"I don't believe in journalists having 'responsibility.'"
-Seth Lipsky, October 16, 2003

Seth Lipsky and Ira Stoll demanded on August 20, 2003, that Washington "finish the war" against "the Arabs."

Seth Lipsky and Ira Stoll assembled their staff for a Champagne toast to mass death on the commencement of hostilities against Iraq. Stoll called it "my war." CNN maintains a running update here of Americans killed in Ira's war.

On February 6, 2003, Seth Lipsky and Ira Stoll wrote, in all seriousness, of a pending anti-war demonstration that the "the New York City police could do worse, in the end, than to allow the protest and send two witnesses along for each participant, with an eye toward preserving at least the possibility of an eventual treason prosecution."

The June 9, 1995 Wall Street Journal quoted an SEC complaint against New York Sun backer Bruce Kovner as saying Kovner had "altered and destroyed" subpoenaed evidence. We wish you'd do the same to the daily print run of your God-awful newspaper, Bruce.

Also, Professor G. Harlan Reynolds alleged on August 27, 2002 - when the Sun was several months in publication - that Seth Lipsky and Ira Stoll had not yet paid him for a piece authored for their inaugural issue.

Friday, June 13, 2003
The Sun's "readers" are treated to a weekend bird-cage liner so dull that they may actually do the crossword.

In today's dispatch from the SethandIra Don't Understand Anything Department: Thousands of words of further blather about how bad Bloomberg's ratings are and how Bloomberg's efforts to get the City out of its deep fiscal hole are responsible. About the second part they are no doubt right, though they stumble on this by accident. SethandIra have no idea why the City is in a deep fiscal hole.

Ask them, and they will say something like, "The City's payroll is too large." This judgment demands a reasonable understanding of what the City actually does and how much what the City does costs, two matters on which SethandIra have consistently shown no comprehension. They say things like, "The City's taxes are too high," though they have never thought about the matter without some twisted-ass tutorial from E.J. McMahon. And, anyway, what they mean is that the City's taxes are too high on people like themselves. That is, cracker-ass crackers. They say things like, "High taxes hurt the economy," without considering, in any way, the last twenty years of this country's fiscal history, in which higher taxes have always been accompanied by higher rates of growth, and lower taxes have always brought on disaster.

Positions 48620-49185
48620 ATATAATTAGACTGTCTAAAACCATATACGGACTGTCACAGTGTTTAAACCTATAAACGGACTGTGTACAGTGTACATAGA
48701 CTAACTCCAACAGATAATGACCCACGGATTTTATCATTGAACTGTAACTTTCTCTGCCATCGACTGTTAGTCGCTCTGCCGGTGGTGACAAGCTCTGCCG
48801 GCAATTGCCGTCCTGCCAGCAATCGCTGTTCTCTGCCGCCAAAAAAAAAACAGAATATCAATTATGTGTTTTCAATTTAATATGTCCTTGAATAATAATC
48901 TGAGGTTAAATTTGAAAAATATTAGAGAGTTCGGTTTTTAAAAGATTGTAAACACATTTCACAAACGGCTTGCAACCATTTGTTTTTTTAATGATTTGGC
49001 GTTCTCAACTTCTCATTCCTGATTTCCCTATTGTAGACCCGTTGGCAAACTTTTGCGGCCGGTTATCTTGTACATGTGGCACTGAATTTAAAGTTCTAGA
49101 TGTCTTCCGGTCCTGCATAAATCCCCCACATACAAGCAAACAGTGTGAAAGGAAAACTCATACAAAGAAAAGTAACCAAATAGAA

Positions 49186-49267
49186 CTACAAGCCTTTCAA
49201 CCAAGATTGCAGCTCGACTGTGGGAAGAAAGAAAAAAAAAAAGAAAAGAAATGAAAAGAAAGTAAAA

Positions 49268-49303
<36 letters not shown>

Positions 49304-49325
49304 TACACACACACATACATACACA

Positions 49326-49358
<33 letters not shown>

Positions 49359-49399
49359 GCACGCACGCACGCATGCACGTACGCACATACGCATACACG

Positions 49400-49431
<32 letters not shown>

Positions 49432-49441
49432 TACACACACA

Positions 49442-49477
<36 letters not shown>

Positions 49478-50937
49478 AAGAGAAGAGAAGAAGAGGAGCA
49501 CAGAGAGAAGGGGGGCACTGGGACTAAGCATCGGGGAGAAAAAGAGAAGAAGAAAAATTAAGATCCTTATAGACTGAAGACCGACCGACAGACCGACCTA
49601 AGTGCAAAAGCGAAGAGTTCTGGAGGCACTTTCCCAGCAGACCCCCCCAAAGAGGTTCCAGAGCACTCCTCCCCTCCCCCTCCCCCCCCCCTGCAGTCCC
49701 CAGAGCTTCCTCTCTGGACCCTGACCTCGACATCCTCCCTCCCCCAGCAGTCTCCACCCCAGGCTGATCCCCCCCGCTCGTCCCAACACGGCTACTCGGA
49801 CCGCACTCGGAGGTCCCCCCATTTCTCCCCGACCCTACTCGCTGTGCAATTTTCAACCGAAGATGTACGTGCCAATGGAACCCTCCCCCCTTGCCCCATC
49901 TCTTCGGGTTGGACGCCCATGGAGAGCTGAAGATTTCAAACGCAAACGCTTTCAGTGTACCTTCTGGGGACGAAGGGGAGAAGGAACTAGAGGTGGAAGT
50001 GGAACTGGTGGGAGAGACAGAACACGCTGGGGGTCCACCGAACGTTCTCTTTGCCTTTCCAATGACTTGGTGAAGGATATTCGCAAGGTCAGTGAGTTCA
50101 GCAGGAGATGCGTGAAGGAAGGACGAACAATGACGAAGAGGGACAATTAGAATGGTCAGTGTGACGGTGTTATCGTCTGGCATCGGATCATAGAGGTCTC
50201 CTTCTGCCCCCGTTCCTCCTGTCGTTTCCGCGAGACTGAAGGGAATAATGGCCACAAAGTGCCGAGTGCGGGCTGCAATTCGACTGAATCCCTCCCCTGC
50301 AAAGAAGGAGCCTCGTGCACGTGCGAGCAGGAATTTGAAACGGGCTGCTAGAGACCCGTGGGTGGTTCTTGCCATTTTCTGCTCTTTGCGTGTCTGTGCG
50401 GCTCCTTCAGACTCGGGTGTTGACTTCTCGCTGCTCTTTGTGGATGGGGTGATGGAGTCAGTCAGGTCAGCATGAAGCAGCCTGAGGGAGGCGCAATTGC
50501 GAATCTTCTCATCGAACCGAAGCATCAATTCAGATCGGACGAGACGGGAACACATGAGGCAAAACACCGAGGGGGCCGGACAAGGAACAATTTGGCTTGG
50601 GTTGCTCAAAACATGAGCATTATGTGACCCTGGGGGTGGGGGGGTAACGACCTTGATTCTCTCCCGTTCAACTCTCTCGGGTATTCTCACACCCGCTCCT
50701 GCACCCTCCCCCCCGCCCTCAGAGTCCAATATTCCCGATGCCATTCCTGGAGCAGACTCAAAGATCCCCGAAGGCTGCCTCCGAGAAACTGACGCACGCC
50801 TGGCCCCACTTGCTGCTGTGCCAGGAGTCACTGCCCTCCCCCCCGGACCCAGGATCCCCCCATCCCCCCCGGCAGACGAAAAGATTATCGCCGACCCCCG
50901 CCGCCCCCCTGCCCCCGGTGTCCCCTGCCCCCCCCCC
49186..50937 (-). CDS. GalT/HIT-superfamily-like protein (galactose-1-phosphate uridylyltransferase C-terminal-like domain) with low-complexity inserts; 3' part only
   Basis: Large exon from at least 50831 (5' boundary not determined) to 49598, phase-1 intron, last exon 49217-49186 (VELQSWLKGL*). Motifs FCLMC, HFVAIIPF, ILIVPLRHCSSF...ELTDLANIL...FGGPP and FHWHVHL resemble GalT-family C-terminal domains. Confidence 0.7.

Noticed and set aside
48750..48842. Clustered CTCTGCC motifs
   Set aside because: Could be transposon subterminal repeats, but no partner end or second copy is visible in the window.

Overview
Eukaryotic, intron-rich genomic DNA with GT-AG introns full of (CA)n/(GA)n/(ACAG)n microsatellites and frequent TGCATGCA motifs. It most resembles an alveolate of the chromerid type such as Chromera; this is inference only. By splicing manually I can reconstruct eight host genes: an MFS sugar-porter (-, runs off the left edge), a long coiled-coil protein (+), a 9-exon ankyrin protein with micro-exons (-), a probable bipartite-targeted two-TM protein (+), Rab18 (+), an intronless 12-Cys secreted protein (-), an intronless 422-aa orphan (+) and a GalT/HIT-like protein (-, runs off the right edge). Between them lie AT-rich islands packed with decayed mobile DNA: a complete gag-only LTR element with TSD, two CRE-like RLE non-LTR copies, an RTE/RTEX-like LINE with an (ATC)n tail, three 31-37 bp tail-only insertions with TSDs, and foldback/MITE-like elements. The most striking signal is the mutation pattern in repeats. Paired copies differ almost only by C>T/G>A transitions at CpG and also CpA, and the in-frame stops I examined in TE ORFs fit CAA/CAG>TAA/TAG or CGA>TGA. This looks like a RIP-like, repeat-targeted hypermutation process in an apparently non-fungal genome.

As a touching counter-point, the Dismal Economists offer up Pataki's 42% approval rating as a model of all that Bloomberg should be. Wow. 42%. Sounds like Bush's numbers about a year from now. Which is to say, four months after the Sun goes out of print.
Yet another miserable issue of the Sun today. Today we get word that some insufferable PR poseur who authored a "Native's Guide to New York" has fled the city over fears of "missing doormen." Ah, a New Yorker in the SethAndIra mold.

Andrew Sullivan's effort to keep Howell Raines' name in print continues. He invokes the deposed Times editor in a gambit to question Hillary Clinton's authorship of the recent book bearing her name. This healthy post-Pharma concern for journalistic ethics - full attribution among them - is admirable, but we wonder if he wouldn't be better off directing his fire at nearer targets. Why Mark Steyn, the plagiarizing sack of shit who retains more water than the Croton Reservoir, steals words - from his allies, even! - with regularity.

Thursday, June 12, 2003
We here at Like Father Like Sun are actually quite big fans of Wild Bill Mauldin, the compiler of the Sun's Police Blotter. His reporting - unlike that of the nauseating Benny Avni - is usually spot-on. If only his editors were at all competent. From today's Blotter we learn of a brawl "in front of a parking garage on East 34th Street and 10th Avenue."

Ah, the ordinary semi-intelligent guy from the Berkshires is about as competent a map-reader as Arik Sharon.

SethAndIra are real New Yorkers.
Again, sometimes the Sun, in its own idiotological way, stumbles on truth. Today, their Benj. Smith writes about how Republicans are swallowing their ire at Bloomberg and his tax increases and his smoking ban because he is able to raise massive amounts of money in cash-rich Manhattan.

The lesson here is less about the Sun, or about Bloomberg, than it is about the ethics of Republicans and the strength of their convictions. It's all about soft, soft money. Real soft. Like Chalabi's butter, soft.